Scrolling can be executed by changing the data in the register 505 that stores the scrolling start address, which is to be displayed at the head of the scroll area, among the display addresses “80”-“159” of the scroll area where “∘” is written. For example, if “90” is written in the register 505, the addresses are outputted in the sequence of “0” to “79”, “90” to “159”, “80” to “89”, and “160” to “239” starting from the reset signal RES. Also, if “80” is written in the register 505, the addresses are outputted in the sequence of “0” to “79”, “80” to “159” and “160” to “239” starting from the reset signal RES. Consequently, when “0” is written in the register 505, the data is displayed as represented in the LCD panel 162 in FIG. 1.

Stated otherwise, since the sequence of addresses ranging from “0” to “79” and from “160” to “239” is not changed, the data can be fixedly displayed in the areas corresponding to those addresses, while display only in the scroll area is changeable. Thus, the MPU 11 can scroll only a part of the screen vertically just by writing, in the register 505, the display address of the head line from which scrolling is to be started, with no need of rewriting the display data in the display RAM 131.

The scroll display area is freely variable by changing the data written in the register 504 and the registers 506-509. Also, while the input data “0” to the counter 501 and the input data “239” to the counter 503 are described as being fixed values, any other address may also be set by supplying input data of another value from another not-shown register. Further, the present invention can also be easily implemented in a similar manner as with the above-described embodiment, for example, in the case of displaying data fixedly in the upper fixed display area and scrolling data in all the other area including the scroll area and the lower fixed display area, or in the case of displaying data fixedly in the lower fixed display area and scrolling data in all the other area including the upper fixed display area and the scroll area. In addition, it is possible to vertically divide a screen into any desired number of areas and to perform scrolling in any of the areas similarly to the above-described embodiment by adding any desired number of registers similar to the registers 504-509, counters, etc. in FIG. 4 and inputting any desired addresses to the registers.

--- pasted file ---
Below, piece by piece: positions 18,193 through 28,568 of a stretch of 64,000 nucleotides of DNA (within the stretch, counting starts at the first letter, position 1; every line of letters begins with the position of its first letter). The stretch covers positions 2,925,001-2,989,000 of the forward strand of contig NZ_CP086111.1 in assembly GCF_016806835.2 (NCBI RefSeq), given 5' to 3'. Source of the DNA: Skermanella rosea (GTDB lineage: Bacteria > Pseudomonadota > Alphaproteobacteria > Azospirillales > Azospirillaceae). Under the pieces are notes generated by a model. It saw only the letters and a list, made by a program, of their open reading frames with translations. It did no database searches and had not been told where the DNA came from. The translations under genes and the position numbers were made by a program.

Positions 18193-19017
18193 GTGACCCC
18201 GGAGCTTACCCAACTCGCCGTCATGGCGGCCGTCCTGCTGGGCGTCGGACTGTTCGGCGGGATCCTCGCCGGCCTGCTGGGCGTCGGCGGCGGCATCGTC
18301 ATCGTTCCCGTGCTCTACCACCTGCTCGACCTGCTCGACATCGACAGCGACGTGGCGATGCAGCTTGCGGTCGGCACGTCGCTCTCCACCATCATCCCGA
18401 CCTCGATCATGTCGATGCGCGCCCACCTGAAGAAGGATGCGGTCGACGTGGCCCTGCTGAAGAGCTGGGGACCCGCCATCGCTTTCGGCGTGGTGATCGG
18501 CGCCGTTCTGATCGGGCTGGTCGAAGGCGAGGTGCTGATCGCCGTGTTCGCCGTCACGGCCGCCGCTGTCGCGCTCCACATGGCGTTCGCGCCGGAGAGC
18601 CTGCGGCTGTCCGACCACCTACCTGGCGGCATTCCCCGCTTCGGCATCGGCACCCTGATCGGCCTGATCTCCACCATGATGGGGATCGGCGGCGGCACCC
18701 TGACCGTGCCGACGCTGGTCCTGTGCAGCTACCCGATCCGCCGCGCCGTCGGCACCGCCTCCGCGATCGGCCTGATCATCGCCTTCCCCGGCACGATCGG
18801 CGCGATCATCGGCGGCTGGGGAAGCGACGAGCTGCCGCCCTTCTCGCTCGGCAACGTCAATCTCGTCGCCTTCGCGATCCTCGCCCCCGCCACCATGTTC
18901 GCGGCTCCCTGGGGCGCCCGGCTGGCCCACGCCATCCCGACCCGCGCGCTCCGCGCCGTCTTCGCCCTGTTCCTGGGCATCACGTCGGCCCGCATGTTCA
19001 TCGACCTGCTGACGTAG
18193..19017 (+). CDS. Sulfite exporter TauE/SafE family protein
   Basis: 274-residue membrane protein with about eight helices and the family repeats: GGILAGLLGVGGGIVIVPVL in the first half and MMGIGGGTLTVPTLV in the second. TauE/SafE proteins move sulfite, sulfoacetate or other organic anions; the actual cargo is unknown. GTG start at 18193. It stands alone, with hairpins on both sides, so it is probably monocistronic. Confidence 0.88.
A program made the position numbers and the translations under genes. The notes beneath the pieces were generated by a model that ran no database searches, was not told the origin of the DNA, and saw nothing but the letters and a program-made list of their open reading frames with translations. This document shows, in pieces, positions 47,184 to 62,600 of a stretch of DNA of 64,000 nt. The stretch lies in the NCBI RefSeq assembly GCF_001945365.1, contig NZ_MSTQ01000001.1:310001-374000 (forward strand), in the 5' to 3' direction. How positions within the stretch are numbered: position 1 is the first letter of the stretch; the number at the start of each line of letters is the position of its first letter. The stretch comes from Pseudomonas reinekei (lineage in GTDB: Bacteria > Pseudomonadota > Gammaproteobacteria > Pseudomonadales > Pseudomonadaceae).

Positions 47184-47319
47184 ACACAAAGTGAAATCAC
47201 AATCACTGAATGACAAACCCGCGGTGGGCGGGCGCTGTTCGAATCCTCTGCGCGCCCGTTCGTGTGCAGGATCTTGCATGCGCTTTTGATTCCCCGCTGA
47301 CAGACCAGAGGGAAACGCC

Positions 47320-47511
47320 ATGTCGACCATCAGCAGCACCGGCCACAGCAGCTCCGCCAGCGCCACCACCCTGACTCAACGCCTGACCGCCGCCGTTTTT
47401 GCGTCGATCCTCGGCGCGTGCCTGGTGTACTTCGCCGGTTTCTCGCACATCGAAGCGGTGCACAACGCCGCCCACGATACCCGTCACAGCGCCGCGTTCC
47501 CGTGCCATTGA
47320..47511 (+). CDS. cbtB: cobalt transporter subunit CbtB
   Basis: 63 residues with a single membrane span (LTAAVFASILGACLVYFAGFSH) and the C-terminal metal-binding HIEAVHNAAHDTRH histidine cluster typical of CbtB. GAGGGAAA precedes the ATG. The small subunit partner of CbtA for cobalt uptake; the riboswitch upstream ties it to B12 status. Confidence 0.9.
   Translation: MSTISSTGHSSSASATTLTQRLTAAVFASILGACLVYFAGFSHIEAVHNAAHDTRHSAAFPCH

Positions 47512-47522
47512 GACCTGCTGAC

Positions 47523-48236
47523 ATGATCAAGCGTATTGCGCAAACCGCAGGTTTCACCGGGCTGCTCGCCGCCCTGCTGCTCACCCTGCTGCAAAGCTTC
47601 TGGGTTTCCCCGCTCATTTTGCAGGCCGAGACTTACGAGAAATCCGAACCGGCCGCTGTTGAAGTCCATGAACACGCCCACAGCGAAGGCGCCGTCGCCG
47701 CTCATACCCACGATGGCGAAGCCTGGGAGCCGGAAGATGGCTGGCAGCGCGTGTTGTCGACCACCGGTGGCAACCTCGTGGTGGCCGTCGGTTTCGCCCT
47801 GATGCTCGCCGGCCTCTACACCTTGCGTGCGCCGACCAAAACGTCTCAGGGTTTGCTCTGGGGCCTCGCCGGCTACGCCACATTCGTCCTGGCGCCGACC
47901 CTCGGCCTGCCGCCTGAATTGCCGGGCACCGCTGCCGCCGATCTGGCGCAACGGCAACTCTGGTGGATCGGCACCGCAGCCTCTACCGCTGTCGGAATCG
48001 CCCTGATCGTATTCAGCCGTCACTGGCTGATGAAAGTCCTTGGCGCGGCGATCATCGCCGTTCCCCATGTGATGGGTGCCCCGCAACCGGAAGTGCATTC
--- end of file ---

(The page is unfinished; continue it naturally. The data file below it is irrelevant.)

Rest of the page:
Second Embodiment

A second embodiment will be described with reference to the drawings.

FIG. 8 is a block diagram of an image display system in accordance with a second embodiment of the present invention. In FIG. 8, common elements to those of the embodiment shown in FIG. 1 are denoted by common symbols.

The image display system of this embodiment includes, instead of the display RAM 131 and the display logic 134 in FIG. 1, a RAM 131A having a larger storage capacity (e.g., capacity of 320320 bits) and a display logic 134A having a different construction. Because the storage capacity of the LCD panel 161 is 240320 dots, the RAM 131A has a storage capacity greater than that necessary for displaying a fill screen image. The display address 1305 of the display RAM 131A includes 320 addresses assigned with “0”-“319” from an upper end to a lower end. As shown in FIG. 1, data “□”, “∘”, “x” and “Δ” are written by the MPU 11 in the memory area 1301 throughout the display addresses “0”-“319”. More specifically, data “□” is written throughout the display addresses “0”-“79”, data “∘” is written throughout the display addresses “80”-“159”, data “x” is written throughout the display addresses “160”-“239”, and data “Δ” is written throughout the display addresses “240”-“319”. In the display logic 134A, input data “319” is set instead of the input data “239” that is applied to one input terminal of the coincidence detecting circuit 514 d in FIG. 4 showing the first embodiment. The other construction is the same as shown in FIG. 1.